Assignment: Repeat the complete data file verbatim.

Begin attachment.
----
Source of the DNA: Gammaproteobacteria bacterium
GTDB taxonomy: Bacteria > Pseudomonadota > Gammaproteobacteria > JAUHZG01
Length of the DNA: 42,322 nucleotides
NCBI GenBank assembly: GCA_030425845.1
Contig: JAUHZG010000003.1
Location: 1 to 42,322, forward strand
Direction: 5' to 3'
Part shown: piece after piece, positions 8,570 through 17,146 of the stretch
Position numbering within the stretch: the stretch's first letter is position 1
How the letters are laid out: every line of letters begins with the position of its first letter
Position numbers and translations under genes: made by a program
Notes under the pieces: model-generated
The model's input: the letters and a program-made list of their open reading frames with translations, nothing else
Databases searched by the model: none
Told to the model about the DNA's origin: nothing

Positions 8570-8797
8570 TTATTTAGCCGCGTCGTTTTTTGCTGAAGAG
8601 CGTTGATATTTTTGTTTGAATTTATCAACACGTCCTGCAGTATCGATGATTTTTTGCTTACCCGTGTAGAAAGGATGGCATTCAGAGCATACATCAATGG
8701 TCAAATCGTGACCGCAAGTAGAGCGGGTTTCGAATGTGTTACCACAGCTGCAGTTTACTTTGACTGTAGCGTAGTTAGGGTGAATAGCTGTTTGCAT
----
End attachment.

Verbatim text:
Source of the DNA: Gammaproteobacteria bacterium
GTDB taxonomy: Bacteria > Pseudomonadota > Gammaproteobacteria > JAUHZG01
Length of the DNA: 42,322 nucleotides
NCBI GenBank assembly: GCA_030425845.1
Contig: JAUHZG010000003.1
Location: 1 to 42,322, forward strand
Direction: 5' to 3'
Part shown: piece after piece, positions 8,570 through 17,146 of the stretch
Position numbering within the stretch: the stretch's first letter is position 1
How the letters are laid out: every line of letters begins with the position of its first letter
Position numbers and translations under genes: made by a program
Notes under the pieces: model-generated
The model's input: the letters and a program-made list of their open reading frames with translations, nothing else
Databases searched by the model: none
Told to the model about the DNA's origin: nothing

Positions 8570-8797
8570 TTATTTAGCCGCGTCGTTTTTTGCTGAAGAG
8601 CGTTGATATTTTTGTTTGAATTTATCAACACGTCCTGCAGTATCGATGATTTTTTGCTTACCCGTGTAGAAAGGATGGCATTCAGAGCATACATCAATGG
8701 TCAAATCGTGACCGCAAGTAGAGCGGGTTTCGAATGTGTTACCACAGCTGCAGTTTACTTTGACTGTAGCGTAGTTAGGGTGAATAGCTGTTTGCAT